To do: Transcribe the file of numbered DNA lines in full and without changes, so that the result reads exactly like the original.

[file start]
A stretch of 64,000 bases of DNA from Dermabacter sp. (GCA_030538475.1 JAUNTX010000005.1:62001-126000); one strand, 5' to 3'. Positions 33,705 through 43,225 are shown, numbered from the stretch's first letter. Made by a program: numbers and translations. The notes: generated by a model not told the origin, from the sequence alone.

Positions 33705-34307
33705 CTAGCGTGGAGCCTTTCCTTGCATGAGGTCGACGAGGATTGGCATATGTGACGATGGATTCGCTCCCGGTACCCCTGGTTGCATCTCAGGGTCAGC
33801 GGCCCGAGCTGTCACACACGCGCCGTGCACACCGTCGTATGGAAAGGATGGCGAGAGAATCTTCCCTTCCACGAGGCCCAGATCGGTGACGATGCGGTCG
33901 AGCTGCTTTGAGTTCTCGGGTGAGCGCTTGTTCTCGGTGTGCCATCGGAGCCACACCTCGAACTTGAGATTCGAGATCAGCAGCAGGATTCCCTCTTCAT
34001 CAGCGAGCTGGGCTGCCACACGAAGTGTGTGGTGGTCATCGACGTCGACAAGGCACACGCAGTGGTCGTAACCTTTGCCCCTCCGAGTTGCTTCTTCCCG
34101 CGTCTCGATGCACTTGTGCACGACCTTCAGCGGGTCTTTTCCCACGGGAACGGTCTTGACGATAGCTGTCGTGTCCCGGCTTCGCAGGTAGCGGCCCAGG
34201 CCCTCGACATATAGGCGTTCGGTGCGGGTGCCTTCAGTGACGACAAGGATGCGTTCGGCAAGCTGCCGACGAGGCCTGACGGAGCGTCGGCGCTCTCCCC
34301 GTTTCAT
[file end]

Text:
A stretch of 64,000 bases of DNA from Dermabacter sp. (GCA_030538475.1 JAUNTX010000005.1:62001-126000); one strand, 5' to 3'. Positions 33,705 through 43,225 are shown, numbered from the stretch's first letter. Made by a program: numbers and translations. The notes: generated by a model not told the origin, from the sequence alone.

Positions 33705-34307
33705 CTAGCGTGGAGCCTTTCCTTGCATGAGGTCGACGAGGATTGGCATATGTGACGATGGATTCGCTCCCGGTACCCCTGGTTGCATCTCAGGGTCAGC
33801 GGCCCGAGCTGTCACACACGCGCCGTGCACACCGTCGTATGGAAAGGATGGCGAGAGAATCTTCCCTTCCACGAGGCCCAGATCGGTGACGATGCGGTCG
33901 AGCTGCTTTGAGTTCTCGGGTGAGCGCTTGTTCTCGGTGTGCCATCGGAGCCACACCTCGAACTTGAGATTCGAGATCAGCAGCAGGATTCCCTCTTCAT
34001 CAGCGAGCTGGGCTGCCACACGAAGTGTGTGGTGGTCATCGACGTCGACAAGGCACACGCAGTGGTCGTAACCTTTGCCCCTCCGAGTTGCTTCTTCCCG
34101 CGTCTCGATGCACTTGTGCACGACCTTCAGCGGGTCTTTTCCCACGGGAACGGTCTTGACGATAGCTGTCGTGTCCCGGCTTCGCAGGTAGCGGCCCAGG
34201 CCCTCGACATATAGGCGTTCGGTGCGGGTGCCTTCAGTGACGACAAGGATGCGTTCGGCAAGCTGCCGACGAGGCCTGACGGAGCGTCGGCGCTCTCCCC
34301 GTTTCAT